Ethereum-based online game Cryptokitties swept the internet by storm. Recently its sales hit $12 million. Its launch caused an unprecedented congestion for all Etherians, and a few days later, cryptokitties’ address became the busiest hot-spot on the Ethereum network, accounting for more than 10 % of all transactions. Gas price of ether shot up, and users had to pay anywhere between 3 to 5 USD for a transaction to be executed successfully. Disgruntled Etherians blame cryptokitties for hogging up their favorite Ether highways. Others offer more sympathetic views, citing the importance of stress-testing the network before Ethereum reaches mainstream adoption.
But wait, you’re saying there are more to these digital kitty stickers than meet the eyes?
See, you should look past the cuddly, cutesy cat pictures and try to replace them with everything tradeable on the planet. Real estate? Now we’re talking. Intellectual properties rights? Absolutely. Artworks? You bet. Employment contracts? Commodity exchanges? Elections? That’s the spirit! You see, cryptokitties offer a window into the future of Ethereum’s potentials, and it doe so without the need of explaining complicated technical jargon behind “smart contracts”, “blockchains”, and “global supercomputer.”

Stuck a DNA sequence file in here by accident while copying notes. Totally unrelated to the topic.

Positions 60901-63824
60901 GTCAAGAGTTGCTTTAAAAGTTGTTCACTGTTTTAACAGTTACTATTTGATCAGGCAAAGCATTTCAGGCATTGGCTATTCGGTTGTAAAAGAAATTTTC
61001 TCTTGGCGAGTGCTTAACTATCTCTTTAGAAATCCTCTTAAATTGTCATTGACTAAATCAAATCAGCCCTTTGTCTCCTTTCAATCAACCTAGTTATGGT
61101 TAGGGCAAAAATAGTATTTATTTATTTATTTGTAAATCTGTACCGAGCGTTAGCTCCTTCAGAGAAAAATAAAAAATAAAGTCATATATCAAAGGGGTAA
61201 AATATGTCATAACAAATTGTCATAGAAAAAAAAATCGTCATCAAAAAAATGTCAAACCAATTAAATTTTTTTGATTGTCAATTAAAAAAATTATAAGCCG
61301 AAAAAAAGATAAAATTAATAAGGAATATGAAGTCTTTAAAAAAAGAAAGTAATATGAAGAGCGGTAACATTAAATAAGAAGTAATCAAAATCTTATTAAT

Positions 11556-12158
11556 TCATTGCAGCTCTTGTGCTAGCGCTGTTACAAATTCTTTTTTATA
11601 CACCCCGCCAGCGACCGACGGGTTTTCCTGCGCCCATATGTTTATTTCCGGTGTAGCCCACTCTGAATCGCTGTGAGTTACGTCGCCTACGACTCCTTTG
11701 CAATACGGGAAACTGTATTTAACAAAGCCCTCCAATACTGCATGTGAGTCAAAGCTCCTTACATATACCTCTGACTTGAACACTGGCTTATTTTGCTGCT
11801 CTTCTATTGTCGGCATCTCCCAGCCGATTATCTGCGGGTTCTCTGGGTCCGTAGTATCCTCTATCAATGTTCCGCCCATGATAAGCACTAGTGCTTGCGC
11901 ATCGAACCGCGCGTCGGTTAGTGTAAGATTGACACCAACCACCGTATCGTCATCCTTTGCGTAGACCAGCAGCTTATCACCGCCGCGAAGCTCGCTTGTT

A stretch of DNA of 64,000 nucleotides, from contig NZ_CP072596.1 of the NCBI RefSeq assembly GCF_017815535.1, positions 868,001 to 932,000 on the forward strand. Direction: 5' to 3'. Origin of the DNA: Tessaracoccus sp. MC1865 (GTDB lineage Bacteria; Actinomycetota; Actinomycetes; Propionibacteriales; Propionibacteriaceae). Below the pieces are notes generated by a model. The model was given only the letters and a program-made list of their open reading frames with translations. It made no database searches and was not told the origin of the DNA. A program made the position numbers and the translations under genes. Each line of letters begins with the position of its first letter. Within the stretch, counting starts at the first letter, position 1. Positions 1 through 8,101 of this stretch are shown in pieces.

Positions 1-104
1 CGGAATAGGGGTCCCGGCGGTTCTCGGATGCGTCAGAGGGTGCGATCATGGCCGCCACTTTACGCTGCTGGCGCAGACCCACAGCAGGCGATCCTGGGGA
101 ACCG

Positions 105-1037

Each kitty is given a string of DNA unique to itself: they cannot be replicated or destroyed, and are owned forever by you under the ever-watchful eyes of the Ethereum smart contract. Now, let’s imagine instead of a kitty, you have a lot of land, a house, a car, etc. Each house will have a string of numbers attached to it, and it can be as simple as clicking “purchase” to have said house’s ownership transferred to you. All done under smart contracts, of course. The entire process might last no longer than a minute. Once the contract is executed and uploaded onto the blockchain, the seller receives his cash, and the owner receives the ownership of the house. This contract is immutable, forever available to the public, and immune to falsification. Compared that to the kind of paperwork you would need to fill in if you were to purchase a house in 2017. I know, right?
That is not to say everything’s all good and dandy. Ethereum still has to overcome its scalability challenges. And for these types of smart contracts to work, you need governments to change their legislation as well. Simply put, the records on smart contracts must be backed by the law for it to have any effect. But if you’re struggling at understanding why the world is excited about Ethereum, perhaps go take a look at how cryptokitties work. You’ll learn more about smart contracts via that game than you ever will from reading Ethereum’s whitepaper, anyway.